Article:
Thursday, February 03, 2005

No More!

Over at the Little Terrors blog (a great blog that was one of the things that got me motivated to do this one) a Moratorium on 'horror about horror' was proposed. Now, while I disagree with this particular moratorium (I like horror about horror) it inspired me to place moratoriums on a number of elements that are all too prevalent in today's horror movies. I do believe I have the authority to do so, so Hollywood directors and writers beware, if any of these now forbidden subjects appear in your movies, prepare to face severe consequences.

I am putting the prohibited elements in a less to prevent any confusion. Take note, every scene and idea listed here can be found in the shitfest film Hide and Seek that I unfortunately attended last night. I wish I had walked out of theater, but then this list would be shorter and I would not have been reminded of some of contemporary horror's lamest clichés.

1. No more children who know creepy things! If the horror movies of the mid and late 90's were all Scream-inspired, than the horror movies of the past few years are all Sixth Sense-inspired.

2. No more creepy children's drawings!

3. No more big twists! Twist endings and horror movies have always gone hand in hand, however, in the M. Night Shyamalan era, the twists are massive. Everything the viewer thought to true, is false. Well we are no longer in awe of these clever writers. You see, a twist is expected, the viewers don't take anything at face value anymore and... we can guess the ending! No, no, it's true, we really can. It's gotten very easy. That's why everyone hated The Village.

4. No more cat-jumping scares. This annoyance has been around a bit longer, in fact, it's one of the oldest tricks in the book, characteristic of the derivative slashers I watch so often. Yet there was a cat scare in this supposedly clever movie, Hide and Seek. I wonder, are we supposed to laugh because it's a cliché? Or is it post-ironic? Half of the dimwits in the theater had heart attacks anyway. "Wow this shit works on two levels!" No, it sucked.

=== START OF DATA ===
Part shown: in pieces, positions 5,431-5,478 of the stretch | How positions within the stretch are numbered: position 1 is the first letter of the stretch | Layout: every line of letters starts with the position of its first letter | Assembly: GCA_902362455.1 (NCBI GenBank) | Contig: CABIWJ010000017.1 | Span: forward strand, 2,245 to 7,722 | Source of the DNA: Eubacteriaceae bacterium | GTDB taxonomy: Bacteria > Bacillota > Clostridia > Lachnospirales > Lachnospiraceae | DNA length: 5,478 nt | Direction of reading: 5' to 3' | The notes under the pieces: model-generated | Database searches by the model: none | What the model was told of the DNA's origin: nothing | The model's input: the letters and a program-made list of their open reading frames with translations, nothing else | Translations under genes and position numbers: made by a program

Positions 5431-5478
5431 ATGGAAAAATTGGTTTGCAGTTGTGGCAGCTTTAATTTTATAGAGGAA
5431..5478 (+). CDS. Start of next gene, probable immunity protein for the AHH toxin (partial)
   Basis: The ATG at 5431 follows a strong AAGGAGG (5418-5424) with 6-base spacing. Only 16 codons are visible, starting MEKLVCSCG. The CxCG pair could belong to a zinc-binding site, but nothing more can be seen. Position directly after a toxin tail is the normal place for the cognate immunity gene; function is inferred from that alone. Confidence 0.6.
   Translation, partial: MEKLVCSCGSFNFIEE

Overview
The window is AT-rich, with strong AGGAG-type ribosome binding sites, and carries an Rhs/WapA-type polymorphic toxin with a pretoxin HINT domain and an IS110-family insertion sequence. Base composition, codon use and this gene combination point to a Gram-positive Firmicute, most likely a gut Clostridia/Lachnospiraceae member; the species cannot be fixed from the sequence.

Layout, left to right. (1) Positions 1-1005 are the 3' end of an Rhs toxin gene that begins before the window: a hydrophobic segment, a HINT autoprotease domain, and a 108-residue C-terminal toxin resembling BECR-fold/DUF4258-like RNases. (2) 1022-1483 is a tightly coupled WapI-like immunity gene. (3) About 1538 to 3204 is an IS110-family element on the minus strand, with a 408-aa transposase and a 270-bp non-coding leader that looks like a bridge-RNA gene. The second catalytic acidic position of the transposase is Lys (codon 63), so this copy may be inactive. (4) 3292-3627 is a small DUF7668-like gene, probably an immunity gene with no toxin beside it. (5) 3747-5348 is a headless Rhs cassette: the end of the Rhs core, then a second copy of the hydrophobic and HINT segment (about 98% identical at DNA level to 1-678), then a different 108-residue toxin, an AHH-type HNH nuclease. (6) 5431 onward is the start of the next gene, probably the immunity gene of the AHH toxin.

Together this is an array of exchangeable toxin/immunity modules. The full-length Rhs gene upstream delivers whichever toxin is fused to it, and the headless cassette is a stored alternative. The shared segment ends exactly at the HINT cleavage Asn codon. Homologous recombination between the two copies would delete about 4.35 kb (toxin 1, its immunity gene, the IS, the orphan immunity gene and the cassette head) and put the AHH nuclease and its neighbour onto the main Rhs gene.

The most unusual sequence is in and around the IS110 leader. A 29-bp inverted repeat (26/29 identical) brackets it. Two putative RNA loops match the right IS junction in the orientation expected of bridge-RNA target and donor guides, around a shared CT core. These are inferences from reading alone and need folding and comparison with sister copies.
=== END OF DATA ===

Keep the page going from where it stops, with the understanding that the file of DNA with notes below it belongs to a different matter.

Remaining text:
5. No more music boxes!

6. No more childrens' songs or nursery rhymes. Double-foul if played by a music box.

7. No more families moving from the city to the country! Can't the city be creepy? I was reminded of Cold Creek Manor which also began with a move from NYC to a big house upstate. I did not want to be reminded of that one... ever.

8. No more bloody writing scrawled on the walls!

9. No more old fashioned dolls! They were good in the Maria Bava movies, but do kids even play with these anymore? I'd think their rooms would now be filled with soccer balls, Playstations, and Clay Aiken posters.


No need for a moratorium on this one, but at one point Hide and Seek actually used the Friday the 13th echoing whisper sound at one 'suspenseful' moment. Anyway, my list is longer than I expected. My intention is not to prevent films from being existing. Since the writers obviously can't think for themselves, I'm providing a list of acceptable substitutions so horror movies can be released on a regular basis.

1. decapitations (on screen)

2. self-mutilation (on screen)

3. castrations (on screen)

4. sodomy (on screen)

5. regurgitated guts (on screen)

6. drilling for brains (on screen)

There, now there can be no confusion as to what the fans want. No on to some other discoveries.

I found on-line the
interview with The Locust by Jessica Hopper from 'Hit it or Quit it'. I talked about it in the previous post. Here is a quote form the interview: "Or a friend of ours saying that he thinks The Locust now makes it impossible for fat people to succeed in hardcore."

Also form 'Hit it or Quit it', an
article in defense of watching wrestling.

The magazine Chunklet has a
website. When I first picked this up I thought it was the most brilliant thing.

more to come... and let's hope that The Amityville Horror remake is free of all that generic crap listed above. The preview looked fairly decent.

2 Comments:

Blogger Sam Costello said...

Warren - Good call on the city-folk-moving-to-the-country thing. That particular trope inverts a major thrust of American literature for most of the history of the country (that is, city=evil, country=good, which is actually an interesting point about the development of the country away from an agrarian base, but that's not the point here...), but it smacks so much of class hatred and a fear of "these dirty country folk."

Stupid ass thing, it is.

10:06 AM  
Blogger kalisekj said...

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2:32 AM  

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